Business Intelligence Specialist - work from home

£40000 per annum: Ashdown Group: An established and growing IT Consultancy fir...

Business Intelligence Specialist - work from home

£40000 per annum: Ashdown Group: An established and growing IT Consultancy fir...

IT Manager

£40000 - £45000 per annum + pension, healthcare,25 days: Ashdown Group: An est...

Day In a Page

Two super-sized ships have cruised into British waters, but how big can these behemoths get?

Super-sized ships: How big can they get?

Two of the largest vessels in the world cruised into UK waters last week
British doctors on brink of 'cure' for paralysis with spinal cord treatment

British doctors on brink of cure for paralysis

Sufferers can now be offered the possibility of cure thanks to a revolutionary implant of regenerative cells
Let's talk about loss

We need to talk about loss

Secrecy and silence surround stillbirth
Will there be an all-female mission to Mars?

Will there be an all-female mission to Mars?

Women may be better suited to space travel than men are
Oscar Pistorius sentencing: The athlete's wealth and notoriety have provoked a long overdue debate on South African prisons

'They poured water on, then electrified me...'

If Oscar Pistorius is sent to jail, his experience will not be that of other inmates
James Wharton: The former Guard now fighting discrimination against gay soldiers

The former Guard now fighting discrimination against gay soldiers

Life after the Army has brought new battles for the LGBT activist James Wharton
Ebola in the US: Panic over the virus threatens to infect President Obama's midterms

Panic over Ebola threatens to infect the midterms

Just one person has died, yet November's elections may be affected by what Republicans call 'Obama's Katrina', says Rupert Cornwell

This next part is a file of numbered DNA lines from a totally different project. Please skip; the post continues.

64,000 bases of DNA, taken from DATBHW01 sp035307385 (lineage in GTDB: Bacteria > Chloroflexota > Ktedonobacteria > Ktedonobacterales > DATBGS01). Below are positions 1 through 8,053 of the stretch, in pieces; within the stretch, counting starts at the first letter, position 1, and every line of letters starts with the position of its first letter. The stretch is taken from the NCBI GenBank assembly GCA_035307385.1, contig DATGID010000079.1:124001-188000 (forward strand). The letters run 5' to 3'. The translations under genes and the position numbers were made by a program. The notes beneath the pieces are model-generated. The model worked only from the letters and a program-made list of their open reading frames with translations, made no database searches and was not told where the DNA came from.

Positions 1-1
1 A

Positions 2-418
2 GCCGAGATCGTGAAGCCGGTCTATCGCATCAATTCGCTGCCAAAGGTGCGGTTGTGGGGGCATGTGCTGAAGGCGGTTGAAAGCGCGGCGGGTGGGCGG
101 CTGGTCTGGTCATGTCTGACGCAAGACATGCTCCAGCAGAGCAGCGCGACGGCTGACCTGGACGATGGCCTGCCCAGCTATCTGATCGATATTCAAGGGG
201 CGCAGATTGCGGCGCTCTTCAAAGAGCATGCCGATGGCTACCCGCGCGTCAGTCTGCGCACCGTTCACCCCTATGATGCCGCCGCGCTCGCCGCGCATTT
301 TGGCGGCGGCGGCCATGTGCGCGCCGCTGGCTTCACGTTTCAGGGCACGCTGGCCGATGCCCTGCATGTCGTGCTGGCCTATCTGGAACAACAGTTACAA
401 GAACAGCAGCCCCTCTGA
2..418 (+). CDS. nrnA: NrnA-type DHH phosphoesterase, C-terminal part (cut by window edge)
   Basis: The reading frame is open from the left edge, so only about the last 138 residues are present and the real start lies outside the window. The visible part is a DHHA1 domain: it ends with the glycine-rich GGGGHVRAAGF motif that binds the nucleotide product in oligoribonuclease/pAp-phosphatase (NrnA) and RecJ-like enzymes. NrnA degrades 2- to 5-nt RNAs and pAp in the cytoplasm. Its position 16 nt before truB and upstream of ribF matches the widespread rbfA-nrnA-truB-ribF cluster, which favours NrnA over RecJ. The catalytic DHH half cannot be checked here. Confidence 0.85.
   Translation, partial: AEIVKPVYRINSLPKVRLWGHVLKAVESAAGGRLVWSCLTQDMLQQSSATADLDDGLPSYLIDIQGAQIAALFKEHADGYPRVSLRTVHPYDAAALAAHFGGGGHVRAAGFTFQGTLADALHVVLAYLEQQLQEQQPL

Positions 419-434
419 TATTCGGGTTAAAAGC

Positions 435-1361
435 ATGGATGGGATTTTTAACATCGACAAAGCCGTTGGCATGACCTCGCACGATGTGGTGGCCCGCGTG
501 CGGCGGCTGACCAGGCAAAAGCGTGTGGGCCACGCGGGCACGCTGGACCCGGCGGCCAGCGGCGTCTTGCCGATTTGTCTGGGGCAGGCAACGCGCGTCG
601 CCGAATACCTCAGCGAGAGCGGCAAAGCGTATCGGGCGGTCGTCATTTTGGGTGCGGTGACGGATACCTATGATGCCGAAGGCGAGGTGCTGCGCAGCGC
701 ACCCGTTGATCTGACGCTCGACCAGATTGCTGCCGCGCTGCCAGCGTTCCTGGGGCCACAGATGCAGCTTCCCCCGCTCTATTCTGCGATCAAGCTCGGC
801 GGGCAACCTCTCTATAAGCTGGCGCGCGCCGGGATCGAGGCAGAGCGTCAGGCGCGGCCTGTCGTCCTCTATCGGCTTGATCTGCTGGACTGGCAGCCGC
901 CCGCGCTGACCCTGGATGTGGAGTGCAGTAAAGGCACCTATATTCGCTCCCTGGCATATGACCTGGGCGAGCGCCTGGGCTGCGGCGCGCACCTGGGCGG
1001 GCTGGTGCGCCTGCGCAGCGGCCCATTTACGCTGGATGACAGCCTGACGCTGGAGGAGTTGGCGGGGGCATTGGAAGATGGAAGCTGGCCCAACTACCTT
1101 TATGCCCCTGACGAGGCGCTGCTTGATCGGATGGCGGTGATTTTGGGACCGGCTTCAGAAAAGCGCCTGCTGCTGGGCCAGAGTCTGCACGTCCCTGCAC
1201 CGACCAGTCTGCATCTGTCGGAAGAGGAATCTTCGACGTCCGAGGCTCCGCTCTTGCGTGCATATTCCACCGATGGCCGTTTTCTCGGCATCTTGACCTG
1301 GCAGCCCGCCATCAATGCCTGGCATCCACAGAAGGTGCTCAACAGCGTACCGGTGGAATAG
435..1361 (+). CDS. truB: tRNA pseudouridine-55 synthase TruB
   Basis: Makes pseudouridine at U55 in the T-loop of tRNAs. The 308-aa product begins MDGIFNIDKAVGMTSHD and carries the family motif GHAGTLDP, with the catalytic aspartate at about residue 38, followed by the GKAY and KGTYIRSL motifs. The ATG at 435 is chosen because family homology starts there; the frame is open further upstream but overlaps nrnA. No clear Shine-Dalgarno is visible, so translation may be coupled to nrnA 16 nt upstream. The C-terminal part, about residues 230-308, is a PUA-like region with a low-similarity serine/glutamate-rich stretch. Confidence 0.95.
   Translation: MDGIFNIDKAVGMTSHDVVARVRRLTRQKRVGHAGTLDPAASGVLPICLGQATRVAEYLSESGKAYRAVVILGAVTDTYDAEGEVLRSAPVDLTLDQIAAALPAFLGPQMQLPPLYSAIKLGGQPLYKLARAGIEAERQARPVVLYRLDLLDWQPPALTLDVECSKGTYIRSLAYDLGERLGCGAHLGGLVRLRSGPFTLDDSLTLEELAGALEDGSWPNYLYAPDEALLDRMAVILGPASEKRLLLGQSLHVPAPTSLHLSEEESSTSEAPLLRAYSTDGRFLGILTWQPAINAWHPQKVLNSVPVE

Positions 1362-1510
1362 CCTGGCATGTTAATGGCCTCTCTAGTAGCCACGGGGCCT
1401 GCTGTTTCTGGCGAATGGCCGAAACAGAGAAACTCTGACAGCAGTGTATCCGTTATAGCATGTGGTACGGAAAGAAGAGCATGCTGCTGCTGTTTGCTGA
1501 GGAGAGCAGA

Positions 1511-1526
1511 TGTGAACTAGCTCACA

Premier League coaches join the RSC to swap the tricks of their trades

Darling, you were fabulous! But offside...

Premier League coaches are joining the RSC to learn acting skills, and in turn they will teach its actors to play football. Nick Clark finds out why
How to dress with authority: Kirsty Wark and Camila Batmanghelidjh discuss the changing role of fashion in women's workwear

How to dress with authority

Kirsty Wark and Camila Batmanghelidjh discuss the changing role of fashion in women's workwear
New book on Joy Division's Ian Curtis sheds new light on the life of the late singer

New book on Ian Curtis sheds fresh light on the life of the late singer

'Joy Division were making art... Ian was for real' says author Jon Savage
Sean Harris: A rare interview with British acting's secret weapon

Sean Harris: A rare interview with British acting's secret weapon

The Bafta-winner talks Hollywood, being branded a psycho, and how Barbra Streisand is his true inspiration
Tim Minchin, interview: The musician, comedian and world's favourite ginger is on scorching form

Tim Minchin interview

For a no-holds-barred comedian who is scathing about woolly thinking and oppressive religiosity, he is surprisingly gentle in person
Boris Johnson's boozing won't win the puritan vote

Boris's boozing won't win the puritan vote

Many of us Brits still disapprove of conspicuous consumption – it's the way we were raised, says DJ Taylor
Ash frontman Tim Wheeler reveals how he came to terms with his father's dementia

Tim Wheeler: Alzheimer's, memories and my dad

Wheeler's dad suffered from Alzheimer's for three years. When he died, there was only one way the Ash frontman knew how to respond: with a heartfelt solo album